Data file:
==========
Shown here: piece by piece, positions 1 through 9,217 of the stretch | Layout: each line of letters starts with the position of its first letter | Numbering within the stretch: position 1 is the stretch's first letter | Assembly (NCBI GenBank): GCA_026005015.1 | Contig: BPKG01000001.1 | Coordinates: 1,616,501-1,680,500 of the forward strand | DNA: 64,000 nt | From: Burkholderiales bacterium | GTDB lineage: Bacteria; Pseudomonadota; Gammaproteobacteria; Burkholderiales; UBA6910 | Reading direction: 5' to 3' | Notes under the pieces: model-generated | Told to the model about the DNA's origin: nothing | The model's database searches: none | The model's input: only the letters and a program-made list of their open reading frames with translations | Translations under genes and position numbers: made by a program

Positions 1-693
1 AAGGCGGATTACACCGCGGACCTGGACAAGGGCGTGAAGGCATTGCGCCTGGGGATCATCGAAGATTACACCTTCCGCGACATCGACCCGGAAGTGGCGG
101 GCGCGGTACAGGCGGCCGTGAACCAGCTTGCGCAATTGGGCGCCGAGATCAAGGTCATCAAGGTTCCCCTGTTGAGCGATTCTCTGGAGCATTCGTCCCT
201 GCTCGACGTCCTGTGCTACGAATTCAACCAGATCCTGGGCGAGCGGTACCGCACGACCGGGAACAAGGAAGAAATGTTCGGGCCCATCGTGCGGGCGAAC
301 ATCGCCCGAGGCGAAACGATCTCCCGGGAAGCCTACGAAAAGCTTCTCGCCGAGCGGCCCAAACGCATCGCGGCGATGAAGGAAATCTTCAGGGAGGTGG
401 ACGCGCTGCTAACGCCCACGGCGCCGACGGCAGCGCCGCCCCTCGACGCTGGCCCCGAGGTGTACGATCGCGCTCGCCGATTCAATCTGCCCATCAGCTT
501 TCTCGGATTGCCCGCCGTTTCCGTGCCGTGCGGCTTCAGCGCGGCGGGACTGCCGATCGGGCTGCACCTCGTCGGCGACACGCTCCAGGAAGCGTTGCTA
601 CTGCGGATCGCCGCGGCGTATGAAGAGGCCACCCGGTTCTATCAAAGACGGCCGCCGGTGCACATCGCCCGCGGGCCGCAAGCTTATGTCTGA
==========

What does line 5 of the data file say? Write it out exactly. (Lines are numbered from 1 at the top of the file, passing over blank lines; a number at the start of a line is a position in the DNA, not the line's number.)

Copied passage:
201 GCTCGACGTCCTGTGCTACGAATTCAACCAGATCCTGGGCGAGCGGTACCGCACGACCGGGAACAAGGAAGAAATGTTCGGGCCCATCGTGCGGGCGAAC